Major Gift in Memory of Beloved Activist 'Transforms' Nonprofit, Will Help Treat and Prevent Burnout

Major Gift in Memory of Beloved Activist 'Transforms' Nonprofit, Will Help Treat and Prevent Burnout

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ON JULY 13, 2020, Houston caregivers and creatives were shocked to learn activist, Feldenkrais instructor and beloved “bonne vivant” MaryBeth Smith had died suddenly of complications after spontaneous blood clotting events unrelated to Covid-19.


Even in the midst of the pandemic, the news felt unreal. How could someone so full of life, who dedicated so much of her time to healing and advocacy, be taken away so abruptly? Two years after her untimely passing, Smith’s friends and colleagues received some amazing news: The Huffington Family Foundation has endowed a fund for The Jung Center of Houston’s Mind Body Spirit Institute (MBSI), with a $500,000 gift in memory of Smith.

Born Mary Elizabeth Davison on May 17, 1955 in Joliet, Ill., Smith loved baseball, science and music, and earned her Master of Music at UTSA in 1991. She founded Feldenkrais Center of Houston in 2002, and taught classes at The Jung Center for many years, introducing her clients of all ages and body types to the physical and mental health benefits of the gentle movement practice called the Feldenkrais Method.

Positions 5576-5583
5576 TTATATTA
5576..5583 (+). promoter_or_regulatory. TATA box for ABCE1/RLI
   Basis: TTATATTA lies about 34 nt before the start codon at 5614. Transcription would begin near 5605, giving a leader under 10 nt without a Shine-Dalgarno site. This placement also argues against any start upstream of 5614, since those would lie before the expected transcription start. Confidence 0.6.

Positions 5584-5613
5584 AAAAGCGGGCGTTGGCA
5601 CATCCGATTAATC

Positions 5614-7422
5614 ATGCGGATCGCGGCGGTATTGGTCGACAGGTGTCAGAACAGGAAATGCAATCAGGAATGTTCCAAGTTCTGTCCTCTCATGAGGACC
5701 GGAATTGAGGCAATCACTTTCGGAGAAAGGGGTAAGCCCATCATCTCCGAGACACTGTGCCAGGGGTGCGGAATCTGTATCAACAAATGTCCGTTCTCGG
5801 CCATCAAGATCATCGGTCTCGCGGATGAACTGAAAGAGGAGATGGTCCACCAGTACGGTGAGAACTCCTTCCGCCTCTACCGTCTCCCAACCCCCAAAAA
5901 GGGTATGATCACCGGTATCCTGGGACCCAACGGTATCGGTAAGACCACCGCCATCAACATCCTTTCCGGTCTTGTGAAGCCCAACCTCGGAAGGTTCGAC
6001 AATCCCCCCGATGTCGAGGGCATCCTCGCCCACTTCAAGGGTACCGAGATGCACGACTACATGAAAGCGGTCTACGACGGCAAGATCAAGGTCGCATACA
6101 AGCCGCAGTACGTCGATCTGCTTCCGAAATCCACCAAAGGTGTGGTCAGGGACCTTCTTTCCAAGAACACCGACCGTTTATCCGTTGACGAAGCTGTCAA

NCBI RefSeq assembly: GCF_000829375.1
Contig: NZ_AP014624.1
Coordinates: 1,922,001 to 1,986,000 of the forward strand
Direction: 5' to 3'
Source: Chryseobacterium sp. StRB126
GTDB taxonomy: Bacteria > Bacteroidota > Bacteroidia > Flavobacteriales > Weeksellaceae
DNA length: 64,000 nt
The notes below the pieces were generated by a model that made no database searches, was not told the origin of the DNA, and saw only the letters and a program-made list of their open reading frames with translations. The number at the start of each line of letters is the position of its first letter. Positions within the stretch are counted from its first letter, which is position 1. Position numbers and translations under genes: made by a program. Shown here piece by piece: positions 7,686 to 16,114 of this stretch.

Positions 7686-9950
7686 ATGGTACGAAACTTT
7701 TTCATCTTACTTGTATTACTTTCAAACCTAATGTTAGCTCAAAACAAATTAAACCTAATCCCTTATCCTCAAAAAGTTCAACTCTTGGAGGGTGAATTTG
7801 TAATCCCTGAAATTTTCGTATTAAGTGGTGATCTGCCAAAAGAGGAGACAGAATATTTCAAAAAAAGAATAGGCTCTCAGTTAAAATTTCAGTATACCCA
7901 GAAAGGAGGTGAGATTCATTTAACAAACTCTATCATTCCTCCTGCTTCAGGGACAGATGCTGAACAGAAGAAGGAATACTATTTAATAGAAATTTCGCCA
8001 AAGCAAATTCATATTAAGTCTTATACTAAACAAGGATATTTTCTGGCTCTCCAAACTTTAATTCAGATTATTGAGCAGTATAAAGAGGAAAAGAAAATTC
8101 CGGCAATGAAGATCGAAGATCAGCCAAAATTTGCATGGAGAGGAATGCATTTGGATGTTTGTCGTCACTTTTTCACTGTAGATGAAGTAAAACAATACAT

The Jung Center's Alejandro Chaoul leads a meditation at HAWC.

The HAWC group participating in a MBSI training series

Smith left this world too soon, but thanks to the generosity of Terry Huffington and her family’s foundation, her spirit lives on. “This gift transforms The Jung Center,” said the center’s Executive Director Sean Fitzpatrick in a statement. “At a time when the basic needs of those marginalized for their race, color, gender, sexual orientation, and other markers of different are soaring, the pressures on those serving them have never been greater.”

Among the many organizations in Houston serving such communities is the Houston Area Women’s Center, whose staff identify as Black, Indigenous or people of color, and who recently concluded a nine-month MBSI training series led by Founding Director Alejandro Chaoul. MBSI offers individual and group classes, along with consulting and professional training designed to alleviate stress and the potential for burnout, and provide practical tools for nurturing physical, mental and spiritual health.

Thanks to support from the MaryBeth Smith Memorial Fund, MBSI’s programming will remain a fundamental part of The Jung Center’s services.

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